It's that time of year when the networking industry's juiciest announcements tend to get made. The likes of Aerohive, Aruba, Cisco and Meraki will show off new wireless products and programs at this week's Interop show in Las Vegas. Here's a peek at some of what's going on.
It's that time of year when the networking industry's juiciest announcements tend to get made. The likes of Aerohive, Aruba Networks, Cisco and Meraki will show off new wireless products and programs at this week's Interop show in Las Vegas.
Here's a peek at some of what's going on.
Wireless LAN start-up Aerohive, following in the footsteps of competitor Ruckus Wireless, is addressing the fact that the 802.1x authentication framework is complex to deploy and maintain. 802.11i Wi-Fi security standards require 802.1x-based authentication for enterprise-class security. The reason is that the alternative version, Wi-Fi Protected Access 2 (WPA2)-Personal, has all users sharing a single key. This approach makes their sessions vulnerable to eavesdropping and requires that the key be changed each time an employee leaves the company.
Aerohive says its Private Pre-Shared Key (PSK) alternative, however, assigns each user his own private key. The idea is to deliver greater security than WPA2-Personal but without the complexity of 802.1x-based WPA2-Enterprise. Ditto for Ruckus Wireless' Dynamic PSK, which the company announced in September 2008 when it entered the enterprise Wi-Fi market. Both companies claim to have patents pending on the technology.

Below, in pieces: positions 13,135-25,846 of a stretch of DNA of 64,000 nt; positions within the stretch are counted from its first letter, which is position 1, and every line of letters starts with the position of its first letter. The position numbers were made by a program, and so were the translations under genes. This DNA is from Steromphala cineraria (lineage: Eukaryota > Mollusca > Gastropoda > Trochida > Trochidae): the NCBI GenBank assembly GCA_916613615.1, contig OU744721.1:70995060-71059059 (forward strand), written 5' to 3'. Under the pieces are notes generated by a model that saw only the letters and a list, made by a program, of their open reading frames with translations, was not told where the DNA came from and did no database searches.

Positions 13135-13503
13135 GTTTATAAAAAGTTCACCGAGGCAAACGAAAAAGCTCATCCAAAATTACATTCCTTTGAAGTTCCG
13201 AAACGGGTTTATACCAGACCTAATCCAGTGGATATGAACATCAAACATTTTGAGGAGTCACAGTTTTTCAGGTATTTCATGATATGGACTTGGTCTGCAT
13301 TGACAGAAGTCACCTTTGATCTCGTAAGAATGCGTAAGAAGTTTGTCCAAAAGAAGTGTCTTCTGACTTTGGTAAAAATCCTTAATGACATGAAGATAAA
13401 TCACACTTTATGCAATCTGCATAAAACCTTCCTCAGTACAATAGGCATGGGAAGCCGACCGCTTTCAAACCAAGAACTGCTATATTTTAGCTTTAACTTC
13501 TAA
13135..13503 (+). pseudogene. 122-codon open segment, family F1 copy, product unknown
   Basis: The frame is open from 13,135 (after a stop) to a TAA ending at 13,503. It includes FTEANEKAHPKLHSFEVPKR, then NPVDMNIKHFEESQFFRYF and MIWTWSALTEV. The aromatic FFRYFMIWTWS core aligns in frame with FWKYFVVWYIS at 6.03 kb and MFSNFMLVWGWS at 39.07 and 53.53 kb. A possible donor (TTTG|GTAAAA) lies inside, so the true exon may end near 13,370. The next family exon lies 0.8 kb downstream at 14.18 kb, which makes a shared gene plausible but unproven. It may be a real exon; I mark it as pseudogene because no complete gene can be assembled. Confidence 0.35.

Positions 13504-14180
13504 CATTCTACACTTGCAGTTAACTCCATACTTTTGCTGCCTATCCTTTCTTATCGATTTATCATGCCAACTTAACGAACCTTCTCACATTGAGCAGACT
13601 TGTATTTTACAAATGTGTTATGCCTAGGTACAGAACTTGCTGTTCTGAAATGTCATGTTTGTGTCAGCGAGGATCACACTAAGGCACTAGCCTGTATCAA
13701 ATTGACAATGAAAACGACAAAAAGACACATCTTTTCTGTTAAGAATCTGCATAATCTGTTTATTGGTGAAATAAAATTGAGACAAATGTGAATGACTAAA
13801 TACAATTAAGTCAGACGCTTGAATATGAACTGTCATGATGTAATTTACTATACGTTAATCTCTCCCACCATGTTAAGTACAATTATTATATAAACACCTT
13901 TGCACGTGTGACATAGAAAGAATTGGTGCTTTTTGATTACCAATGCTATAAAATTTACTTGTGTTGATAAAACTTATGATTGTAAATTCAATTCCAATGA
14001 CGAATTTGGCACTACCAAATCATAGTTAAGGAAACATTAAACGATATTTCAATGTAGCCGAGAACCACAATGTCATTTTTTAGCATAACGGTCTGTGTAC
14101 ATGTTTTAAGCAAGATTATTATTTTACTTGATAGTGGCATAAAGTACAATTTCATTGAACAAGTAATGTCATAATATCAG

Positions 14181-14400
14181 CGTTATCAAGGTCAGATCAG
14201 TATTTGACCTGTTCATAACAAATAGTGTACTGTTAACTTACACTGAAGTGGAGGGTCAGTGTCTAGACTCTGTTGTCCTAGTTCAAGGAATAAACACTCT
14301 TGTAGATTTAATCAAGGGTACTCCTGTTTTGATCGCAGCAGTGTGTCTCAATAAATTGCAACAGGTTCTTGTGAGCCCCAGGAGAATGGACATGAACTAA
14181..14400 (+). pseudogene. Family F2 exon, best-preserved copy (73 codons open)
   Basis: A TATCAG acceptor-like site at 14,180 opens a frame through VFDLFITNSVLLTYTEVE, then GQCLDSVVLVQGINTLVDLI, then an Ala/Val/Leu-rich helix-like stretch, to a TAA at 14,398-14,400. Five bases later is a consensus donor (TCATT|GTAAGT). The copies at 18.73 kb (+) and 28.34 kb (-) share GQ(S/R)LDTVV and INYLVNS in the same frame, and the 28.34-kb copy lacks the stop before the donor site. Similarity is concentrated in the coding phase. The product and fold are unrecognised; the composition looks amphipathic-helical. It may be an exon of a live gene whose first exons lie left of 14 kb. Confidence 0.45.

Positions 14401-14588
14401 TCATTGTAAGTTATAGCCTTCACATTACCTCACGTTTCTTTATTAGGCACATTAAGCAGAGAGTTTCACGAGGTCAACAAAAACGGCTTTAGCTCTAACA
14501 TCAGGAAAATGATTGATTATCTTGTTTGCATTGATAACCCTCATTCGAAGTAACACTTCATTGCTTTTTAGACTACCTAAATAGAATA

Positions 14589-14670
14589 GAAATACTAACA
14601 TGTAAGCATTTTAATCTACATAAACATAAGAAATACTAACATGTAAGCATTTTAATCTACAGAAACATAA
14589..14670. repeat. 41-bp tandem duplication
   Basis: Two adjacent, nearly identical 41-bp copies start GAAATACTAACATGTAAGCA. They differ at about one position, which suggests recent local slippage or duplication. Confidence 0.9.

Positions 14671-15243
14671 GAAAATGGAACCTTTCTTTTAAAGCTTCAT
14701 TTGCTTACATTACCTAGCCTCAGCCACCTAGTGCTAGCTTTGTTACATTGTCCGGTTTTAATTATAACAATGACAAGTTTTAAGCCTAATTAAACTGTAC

Meanwhile, Aruba has sort of boarded the branch-office-in-a-box bandwagon, offering a set of LAN extension products for very small offices. In the way that the company's existing Remote Access Point (RAP) has extended the corporate VPN and user access rights to users in hotels and home offices, the company's new RAP-2 and RAP-5 do the same thing but without requiring central IT to configure the devices first. More on this in another newsletter: Aruba claims to be rivaling the Cisco branch-office Integrated Services Router with its Virtual Branch Network products, except that there is no routing supported in the devices.
At least as interesting for smaller sites is a network-based WLAN controller service from Meraki aimed at businesses with 50 to 5,000 employees. When users plug in their licensed Meraki 802.11n access points, the access points connect to the "cloud controller" and self-configure. This new approach offloads the WLAN controller function from being housed on the enterprise premise and renders it a hosted service instead.
Cisco's mobile collaboration-oriented announcement will be coming out Tuesday, so more on that in Wednesday's newsletter.